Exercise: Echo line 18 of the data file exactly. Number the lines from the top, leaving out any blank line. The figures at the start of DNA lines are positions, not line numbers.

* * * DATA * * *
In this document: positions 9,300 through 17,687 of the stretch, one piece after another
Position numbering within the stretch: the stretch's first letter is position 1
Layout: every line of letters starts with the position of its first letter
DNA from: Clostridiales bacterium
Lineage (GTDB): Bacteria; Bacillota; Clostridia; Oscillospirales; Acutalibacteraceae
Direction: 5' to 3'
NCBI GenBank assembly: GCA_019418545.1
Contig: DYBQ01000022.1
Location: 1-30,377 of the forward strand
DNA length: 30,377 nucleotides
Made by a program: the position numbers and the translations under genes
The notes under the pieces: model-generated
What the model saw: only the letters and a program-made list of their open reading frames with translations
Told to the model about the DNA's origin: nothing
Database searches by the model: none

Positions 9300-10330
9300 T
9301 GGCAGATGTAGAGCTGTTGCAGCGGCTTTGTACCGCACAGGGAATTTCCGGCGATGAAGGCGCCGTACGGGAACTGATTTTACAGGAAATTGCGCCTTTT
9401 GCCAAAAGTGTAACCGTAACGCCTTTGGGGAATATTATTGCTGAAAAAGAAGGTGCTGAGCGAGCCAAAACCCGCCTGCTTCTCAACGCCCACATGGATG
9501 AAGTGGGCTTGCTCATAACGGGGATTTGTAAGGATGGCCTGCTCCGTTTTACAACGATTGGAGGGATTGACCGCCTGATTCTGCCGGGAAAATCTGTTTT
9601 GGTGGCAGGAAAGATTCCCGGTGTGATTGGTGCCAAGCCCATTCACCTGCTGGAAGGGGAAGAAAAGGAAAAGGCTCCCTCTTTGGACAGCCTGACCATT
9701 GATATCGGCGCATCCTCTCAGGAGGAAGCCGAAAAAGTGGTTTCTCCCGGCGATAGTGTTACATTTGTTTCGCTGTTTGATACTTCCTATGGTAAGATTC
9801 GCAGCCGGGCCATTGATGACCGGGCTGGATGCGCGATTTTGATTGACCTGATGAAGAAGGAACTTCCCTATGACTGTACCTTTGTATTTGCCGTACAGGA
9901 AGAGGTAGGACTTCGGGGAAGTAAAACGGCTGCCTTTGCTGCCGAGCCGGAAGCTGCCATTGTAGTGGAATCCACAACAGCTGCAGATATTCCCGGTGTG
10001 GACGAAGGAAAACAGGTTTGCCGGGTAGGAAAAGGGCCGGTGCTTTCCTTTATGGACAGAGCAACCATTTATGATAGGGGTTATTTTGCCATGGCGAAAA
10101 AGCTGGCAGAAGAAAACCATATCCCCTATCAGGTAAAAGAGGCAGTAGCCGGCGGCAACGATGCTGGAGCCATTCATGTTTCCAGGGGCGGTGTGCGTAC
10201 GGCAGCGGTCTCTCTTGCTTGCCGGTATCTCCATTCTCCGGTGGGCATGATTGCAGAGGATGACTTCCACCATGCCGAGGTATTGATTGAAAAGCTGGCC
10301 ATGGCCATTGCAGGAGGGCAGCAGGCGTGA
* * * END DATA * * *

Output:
9301 GGCAGATGTAGAGCTGTTGCAGCGGCTTTGTACCGCACAGGGAATTTCCGGCGATGAAGGCGCCGTACGGGAACTGATTTTACAGGAAATTGCGCCTTTT